Intergenerational Mobility

Steve Hsu:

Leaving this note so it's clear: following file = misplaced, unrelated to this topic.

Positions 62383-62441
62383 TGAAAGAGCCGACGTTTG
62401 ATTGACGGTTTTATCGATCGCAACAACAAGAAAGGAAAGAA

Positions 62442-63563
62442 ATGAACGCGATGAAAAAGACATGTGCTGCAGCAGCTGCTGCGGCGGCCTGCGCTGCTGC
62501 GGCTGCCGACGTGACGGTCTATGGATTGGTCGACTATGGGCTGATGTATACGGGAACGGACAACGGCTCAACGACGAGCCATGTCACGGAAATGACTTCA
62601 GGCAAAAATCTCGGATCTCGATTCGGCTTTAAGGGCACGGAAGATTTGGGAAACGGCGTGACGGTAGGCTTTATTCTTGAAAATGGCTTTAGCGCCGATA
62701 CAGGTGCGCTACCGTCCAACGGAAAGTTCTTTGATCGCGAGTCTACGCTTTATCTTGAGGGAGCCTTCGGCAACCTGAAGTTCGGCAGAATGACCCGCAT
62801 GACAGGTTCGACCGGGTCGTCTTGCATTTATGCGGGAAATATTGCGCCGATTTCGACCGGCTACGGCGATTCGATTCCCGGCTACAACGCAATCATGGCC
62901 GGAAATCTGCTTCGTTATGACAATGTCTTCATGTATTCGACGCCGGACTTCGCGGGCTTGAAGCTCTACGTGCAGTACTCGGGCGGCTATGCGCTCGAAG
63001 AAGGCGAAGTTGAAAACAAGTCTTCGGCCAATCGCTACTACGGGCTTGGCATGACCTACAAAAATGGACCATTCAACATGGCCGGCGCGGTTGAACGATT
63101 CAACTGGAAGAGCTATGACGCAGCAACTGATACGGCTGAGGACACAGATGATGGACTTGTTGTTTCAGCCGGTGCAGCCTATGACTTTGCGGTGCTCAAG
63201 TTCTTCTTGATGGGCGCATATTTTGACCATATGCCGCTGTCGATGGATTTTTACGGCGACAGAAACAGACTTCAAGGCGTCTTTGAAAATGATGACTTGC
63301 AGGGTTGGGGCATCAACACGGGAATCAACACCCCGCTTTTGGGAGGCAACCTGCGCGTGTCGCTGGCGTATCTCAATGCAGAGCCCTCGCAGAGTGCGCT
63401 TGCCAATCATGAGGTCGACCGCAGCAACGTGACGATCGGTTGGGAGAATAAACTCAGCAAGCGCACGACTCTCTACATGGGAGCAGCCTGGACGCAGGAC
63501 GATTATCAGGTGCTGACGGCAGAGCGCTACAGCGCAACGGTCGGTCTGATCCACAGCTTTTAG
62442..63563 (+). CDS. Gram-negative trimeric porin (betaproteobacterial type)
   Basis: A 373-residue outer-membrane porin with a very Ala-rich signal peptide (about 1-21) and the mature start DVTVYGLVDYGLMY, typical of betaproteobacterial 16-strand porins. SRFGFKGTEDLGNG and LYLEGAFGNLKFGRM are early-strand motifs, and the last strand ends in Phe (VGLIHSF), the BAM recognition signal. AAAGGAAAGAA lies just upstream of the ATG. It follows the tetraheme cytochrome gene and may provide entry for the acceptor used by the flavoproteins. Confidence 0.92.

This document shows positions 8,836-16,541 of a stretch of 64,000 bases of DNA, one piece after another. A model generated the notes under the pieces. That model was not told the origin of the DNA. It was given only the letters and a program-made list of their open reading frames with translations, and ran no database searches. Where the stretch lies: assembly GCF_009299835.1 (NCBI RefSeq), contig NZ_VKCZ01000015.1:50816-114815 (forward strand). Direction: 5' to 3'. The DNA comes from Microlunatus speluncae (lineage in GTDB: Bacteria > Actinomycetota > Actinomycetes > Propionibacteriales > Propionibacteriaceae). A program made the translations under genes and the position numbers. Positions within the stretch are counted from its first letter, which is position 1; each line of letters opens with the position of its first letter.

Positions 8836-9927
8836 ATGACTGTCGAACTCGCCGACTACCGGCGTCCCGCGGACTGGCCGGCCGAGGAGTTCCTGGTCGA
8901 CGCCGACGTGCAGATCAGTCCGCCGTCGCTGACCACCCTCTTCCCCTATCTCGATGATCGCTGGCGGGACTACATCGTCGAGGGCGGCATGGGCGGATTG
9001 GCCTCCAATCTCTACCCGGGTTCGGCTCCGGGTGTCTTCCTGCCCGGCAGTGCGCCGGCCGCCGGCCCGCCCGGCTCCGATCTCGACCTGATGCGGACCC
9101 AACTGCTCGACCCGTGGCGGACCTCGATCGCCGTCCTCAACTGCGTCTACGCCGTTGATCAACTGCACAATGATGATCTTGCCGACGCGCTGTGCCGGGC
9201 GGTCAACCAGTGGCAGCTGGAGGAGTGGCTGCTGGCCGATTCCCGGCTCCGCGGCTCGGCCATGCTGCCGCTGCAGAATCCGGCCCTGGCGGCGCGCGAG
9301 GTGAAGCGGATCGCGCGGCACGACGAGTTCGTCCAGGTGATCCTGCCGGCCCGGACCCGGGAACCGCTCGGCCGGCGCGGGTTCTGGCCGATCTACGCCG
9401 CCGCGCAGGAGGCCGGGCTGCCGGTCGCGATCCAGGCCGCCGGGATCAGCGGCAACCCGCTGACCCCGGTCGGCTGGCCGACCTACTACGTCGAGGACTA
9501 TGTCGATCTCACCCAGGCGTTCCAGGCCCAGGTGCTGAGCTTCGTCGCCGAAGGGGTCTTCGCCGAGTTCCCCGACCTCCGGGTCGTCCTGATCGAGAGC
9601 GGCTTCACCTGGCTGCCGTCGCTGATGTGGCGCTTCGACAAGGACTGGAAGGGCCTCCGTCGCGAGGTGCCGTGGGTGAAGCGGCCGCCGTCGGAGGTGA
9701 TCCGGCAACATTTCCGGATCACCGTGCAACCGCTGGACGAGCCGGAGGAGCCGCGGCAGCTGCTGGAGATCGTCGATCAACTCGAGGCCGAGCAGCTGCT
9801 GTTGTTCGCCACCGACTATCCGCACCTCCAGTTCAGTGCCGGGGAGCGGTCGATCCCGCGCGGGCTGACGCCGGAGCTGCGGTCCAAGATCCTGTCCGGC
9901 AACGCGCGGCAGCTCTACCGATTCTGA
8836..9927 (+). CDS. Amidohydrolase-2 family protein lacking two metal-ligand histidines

I went back to Bowles and Gintis to compare their results to those of Greg Clark that I posted about recently. The largest correlation reported by Bowles and Gintis for intergenerational earnings is 0.65, obtained when fathers’ and sons’ earnings are averaged over multiyear periods, whereas Clark finds a (roughly) 0.7 — 0.8 correlation between parental and children’s social and economic status. Clark was studying the past 200 years, using rare surnames, whereas Bowles and Gintis concentrated on the modern era. Even the lower value of 0.42 (more typical of results cited by Bowles and Gintis) implies some persistent stratification, as shown in the figure below.